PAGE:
President-scout was laid to rest in Polish soil
Late Ryszard Kaczorowski, the last Polish President-in-Exile, the Chief Scout of the Polish Scouting Association in exile, returned to his Homeland for good. On 15 April 2010 the coffin with the body of President Kaczorowski, covered by a white-red flag, was transported to Belweder Palace after a moving welcome at the military Okecie airport. And so the last soldier-wonderer, a deportee to Siberia, a veteran of the battle of Monte Cassino, was placed where in 1935 the body of Marshal Jozef Pilsudski was laid in 1935. Along the route of the hearse – similarly when the bodies of the Presidential Couple and the other victims of the crash at Smolensk were transported –countless inhabitants of Warsaw gathered. The coffin with the body of President Kaczorowski was exposed to public view in Belweder Palace.
The ceremony at the airport gathered his closest family, the representatives of the state authorities, and the ecumenical prayers were said by Archbishop Jozef Kowalczyk, Archbishop Kazimierz Nycz and Fr Eustachy Rakoczy, the Jasna Gora chaplain of the Soldiers of Independence. The next day the coffin was transported to the Basilica of the Holy Cross in Krakowskie Przedmiescie where Archbishop Edward Ozorowski of Bialystok (because of the birthplace of Ryszard Kaczorowski and honorary citizenship of Bialystok) celebrated Mass. After the celebrations in the Church of the Holy Cross the coffin returned to Belweder. On Monday, 19 April, after the Mass in the Archcathedral of St John the body of President Kaczorowski was transported to the Shrine of Divine Providence in Warsaw-Wilanow and laid to rest there. All people remember President Ryszard Kaczorowski as a politician of unblemished reputation, an example of patriot, a real gentleman. His priority was the matters of the Homeland, then his family and finally his own affairs. He was very popular and patriotic Poles could not regret that he did not want to take part in the presidential election in Poland. He had big chances to win the election, perhaps for one reason: having several dozen honorary citizenships in Poland. Although he lived in London he participated in all important historical events in Poland. He held representative functions. He was interested in national matters but he had a strict principle: not to interfere in our national political disputes.
Fr Eustachy Rakoczy from Jasna Gora called President Kaczorowski ‘Pater Patriae’ – Father of Homeland, because he was a tireless promoter of Polishness and he was the most unequivocal symbol of independent Poland abroad. ‘The person of Ryszard Kaczorowski, an extraordinary citizen of Bialystok, an exemplary scout and instructor of the Polish Scouting Association, conspirator and prisoner of the Soviet camps, a deportee and a soldier of the 2nd Corps, a member of the National Council fulfilling the duties of the Polish President-in-Exile, personifies most completely the Polish dimension of the idea of independence understood as an element of the social-historic remembrance and inspiration to activities defined as «patriotism of tomorrow»’, we can read in ‘Nasz Dziennik’ on 13 April 2010.
President Kaczorowski used to make pilgrimages to Jasna Gora. From 2000 he was a confrater of the Pauline Order. He always testified about the historical memory of the Nation at Jasna Gora, the spiritual capital of Poland. When he spoke he appeared as an unquestionable teacher of truth, justice and honour. When he celebrated his 90th birthday Archbishop Jozef Michalik, President of the Polish Bishops’ Conference, wrote about him, ‘Only a man of great strength of spirit, supported by his vivid faith in God, could survive such a hard and gruelling way, the beginning of which was the conspiracy activities in the Polish Scouting Association during the Nazi occupation, filled by suffering during his stay in the Soviet labour camps. Then he made the route of many battles, full of efforts and sacrifice, with the Third Carpathian Rifle Division of the Polish 2nd Corps, including the battle of Monte Cassino. He devoted his post-war years to work in the Polish Government-in-Exile and his activities of the President-in-Exile. The content of those years was his faithfulness to Christian roots, the Polish heritage and national culture.’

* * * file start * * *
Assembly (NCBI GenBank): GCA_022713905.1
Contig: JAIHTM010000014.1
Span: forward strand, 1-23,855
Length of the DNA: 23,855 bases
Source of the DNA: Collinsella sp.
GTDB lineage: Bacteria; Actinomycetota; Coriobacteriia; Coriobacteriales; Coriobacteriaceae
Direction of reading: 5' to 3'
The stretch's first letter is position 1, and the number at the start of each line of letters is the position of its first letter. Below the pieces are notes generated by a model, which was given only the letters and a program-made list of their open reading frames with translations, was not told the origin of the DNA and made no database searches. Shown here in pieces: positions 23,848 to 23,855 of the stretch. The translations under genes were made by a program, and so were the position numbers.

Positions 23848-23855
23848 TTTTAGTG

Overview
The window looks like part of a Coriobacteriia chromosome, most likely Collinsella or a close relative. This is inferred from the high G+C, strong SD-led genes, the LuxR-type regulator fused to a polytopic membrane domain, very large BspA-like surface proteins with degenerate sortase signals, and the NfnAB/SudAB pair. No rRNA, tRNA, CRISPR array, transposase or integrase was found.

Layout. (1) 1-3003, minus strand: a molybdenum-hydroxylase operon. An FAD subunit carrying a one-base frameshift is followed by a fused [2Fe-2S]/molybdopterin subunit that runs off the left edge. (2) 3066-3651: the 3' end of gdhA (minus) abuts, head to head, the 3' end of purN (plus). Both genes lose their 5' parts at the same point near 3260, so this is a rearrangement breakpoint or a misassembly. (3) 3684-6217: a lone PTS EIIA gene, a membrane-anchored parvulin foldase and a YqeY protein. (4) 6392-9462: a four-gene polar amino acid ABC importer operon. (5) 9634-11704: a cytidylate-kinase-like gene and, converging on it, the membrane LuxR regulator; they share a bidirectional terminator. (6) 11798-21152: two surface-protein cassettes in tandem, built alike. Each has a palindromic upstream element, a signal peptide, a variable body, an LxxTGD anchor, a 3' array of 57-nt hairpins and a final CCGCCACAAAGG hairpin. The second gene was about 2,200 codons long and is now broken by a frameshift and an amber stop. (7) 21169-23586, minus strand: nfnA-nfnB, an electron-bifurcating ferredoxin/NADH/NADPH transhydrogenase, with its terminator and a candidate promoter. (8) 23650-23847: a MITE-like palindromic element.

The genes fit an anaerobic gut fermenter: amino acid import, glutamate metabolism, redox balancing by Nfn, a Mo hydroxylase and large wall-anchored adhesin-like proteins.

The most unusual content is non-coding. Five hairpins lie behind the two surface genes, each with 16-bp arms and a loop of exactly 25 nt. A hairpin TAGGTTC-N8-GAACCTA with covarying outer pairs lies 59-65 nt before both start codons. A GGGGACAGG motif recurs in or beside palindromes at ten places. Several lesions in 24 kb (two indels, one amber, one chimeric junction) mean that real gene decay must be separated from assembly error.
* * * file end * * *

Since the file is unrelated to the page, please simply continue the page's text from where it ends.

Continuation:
Today we know that the life of the last Polish President-in-Exile was bridged by the tragic dates: 1940-2010. The life he was given in 1940 was filled by his service to God and Homeland, which was acknowledged by the honorary degree in the humanities at the Cardinal Stefan Wyszynski University in Warsaw. The conferral ceremony was held in 2008, in the Royal Castle with the presence of President Lech Kaczynski who told about the historical gesture of President Kaczorowski in December 1990 when after the first free presidential elections Kaczorowski passed the presidential insignia to Lech Walesa. The laudatory speech was delivered by Rev. Prof. Ryszard Rumianek, Rector of the Cardinal Stefan Wyszynski University in Warsaw, who also lost his life in the plane crash at Smolensk. President Kaczorowski was to go to Katyn with his wife Karolina and daughter. His wife got sick and his daughter, having a British passport, did not manage to obtain a Russian visa…
President Ryszard Kaczorowski helped to construct the National Shrine of Divine Providence. His body was laid to rest in the national pantheon in the shrine.